Next step is to have a look at the actual spring configuration:

< ?xml version="1.0" encoding="UTF-8"?>
<beans xmlns="http://www.springframework.org/schema/beans"
              http://www.springframework.org/schema/aop http://www.springframework.org/schema/aop/spring-aop-2.5.xsd
              http://www.springframework.org/schema/beans http://www.springframework.org/schema/beans/spring-beans-2.0.xsd">
    <bean id="connectionProps" class="org.springframework.beans.factory.config.PropertyPlaceholderConfigurer">
        <property name="locations" value="file:${config.dir}/connection.properties"/>
        <property name="placeholderPrefix" value="$con{"/>
    <bean id="<strong>contentConnector" class="nl.jteam.knvb.integration.hippo.HippoContentConnector">
        <property name="webdavService" ref="webdavService"/>
    <bean id="<strong>hippoCachingService" class="nl.hippo.client.caching.service.CachingServiceImpl">
        <constructor -arg index="0">
            <bean class="nl.hippo.client.caching.JCSDefaultCache">
                <constructor -arg value="default"/>
        <constructor-arg index="1" ref="hippoEventAwareManager"/>
        <constructor-arg index="2" value="default"/>
    <bean id="<strong>hippoEventAwareManager" factory-bean="updateNotificationService" factory-method="getEventAwareManager"/>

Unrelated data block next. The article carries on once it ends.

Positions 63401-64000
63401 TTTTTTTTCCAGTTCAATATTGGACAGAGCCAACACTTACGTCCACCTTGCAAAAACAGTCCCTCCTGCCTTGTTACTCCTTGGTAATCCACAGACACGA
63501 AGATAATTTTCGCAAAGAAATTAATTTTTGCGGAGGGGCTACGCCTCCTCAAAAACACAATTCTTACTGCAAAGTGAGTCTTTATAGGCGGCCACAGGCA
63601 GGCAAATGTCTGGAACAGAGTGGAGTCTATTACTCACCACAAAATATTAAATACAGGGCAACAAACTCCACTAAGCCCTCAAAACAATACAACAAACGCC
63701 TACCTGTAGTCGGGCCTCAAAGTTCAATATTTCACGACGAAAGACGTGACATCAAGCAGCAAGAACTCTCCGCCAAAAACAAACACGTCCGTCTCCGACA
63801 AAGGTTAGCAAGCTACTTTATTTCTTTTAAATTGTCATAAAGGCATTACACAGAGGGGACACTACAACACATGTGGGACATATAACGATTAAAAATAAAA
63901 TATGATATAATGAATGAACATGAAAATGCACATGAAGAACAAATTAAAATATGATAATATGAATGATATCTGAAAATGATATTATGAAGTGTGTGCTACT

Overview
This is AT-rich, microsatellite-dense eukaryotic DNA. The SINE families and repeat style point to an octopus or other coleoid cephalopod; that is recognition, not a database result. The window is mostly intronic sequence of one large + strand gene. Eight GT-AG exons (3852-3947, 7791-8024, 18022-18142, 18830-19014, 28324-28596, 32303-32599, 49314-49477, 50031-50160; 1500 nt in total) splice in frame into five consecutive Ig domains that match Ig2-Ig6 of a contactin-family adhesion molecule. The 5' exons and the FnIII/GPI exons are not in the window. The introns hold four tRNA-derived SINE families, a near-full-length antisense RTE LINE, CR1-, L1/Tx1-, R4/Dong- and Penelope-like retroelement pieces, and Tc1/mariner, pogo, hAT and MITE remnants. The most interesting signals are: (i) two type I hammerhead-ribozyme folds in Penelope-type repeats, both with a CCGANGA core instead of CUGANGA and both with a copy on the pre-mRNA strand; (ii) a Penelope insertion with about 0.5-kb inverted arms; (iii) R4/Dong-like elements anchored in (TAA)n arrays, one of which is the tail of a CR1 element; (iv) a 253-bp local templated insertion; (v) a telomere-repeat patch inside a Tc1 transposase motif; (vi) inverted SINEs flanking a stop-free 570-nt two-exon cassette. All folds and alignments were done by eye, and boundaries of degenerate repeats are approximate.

</bean><bean id="updateNotificationService" class="nl.hippo.client.event.service.UpdateNotificationServiceImpl"
        <constructor -arg index="0" ref="updateNotificationConfigFactory"/>
    <bean id="<strong>webdavService" class="nl.hippo.client.webdav.service.WebdavServiceImpl">
        <constructor -arg index="0" ref="webdavConfig"/>
        <constructor -arg index="1" ref="hippoCachingService"/>
        <constructor -arg index="2" value="true"/>
    <bean id="<strong>webdavConfig" class="nl.hippo.client.webdav.WebdavConfig">
        <constructor -arg index="0" ref="webdavConfigFactory"/>
    <bean id="<strong>webdavConfigFactory" class="nl.jteam.knvb.integration.hippo.WebdavConfigFactorybean">
        <property name="webdavFilesPath" value="$con{webdav.filesPath}"/>
        <property name="webdavHost" value="$con{webdav.host}"/>
        <property name="webdavNamespace" value="$con{webdav.namespace}"/>
        <property name="webdavPassword" value="$con{webdav.password}"/>
        <property name="webdavPort" value="$con{webdav.port}"/>
        <property name="webdavProtocol" value="$con{webdav.protocol}"/>
        <property name="webdavRealm" value="$con{webdav.realm}"/>
        <property name="webdavUsername" value="$con{webdav.username}"/>
    <bean id="<strong>updateNotificationConfigFactory"class="nl.jteam.knvb.integration.hippo.UpdateNotificationConfigFactorybean">
        <property name="jndiInitialContextFactory" value="$con{jndi.initialContextFactory}"/>
        <property name="jndiProviderURL" value="$con{jndi.providerURL}"/>
        <property name="jmsConnectionFactory" value="$con{jms.connectionFactory}"/>
        <property name="jmsPassword" value="$con{jms.password}"/>
        <property name="jmsUsername" value="$con{jms.username}"/>
        <property name="jmsTopic" value="$con{jms.topic}"/>
        <property name="jmsReconnectDelay" value="$con{jms.reconnectDelay}"/>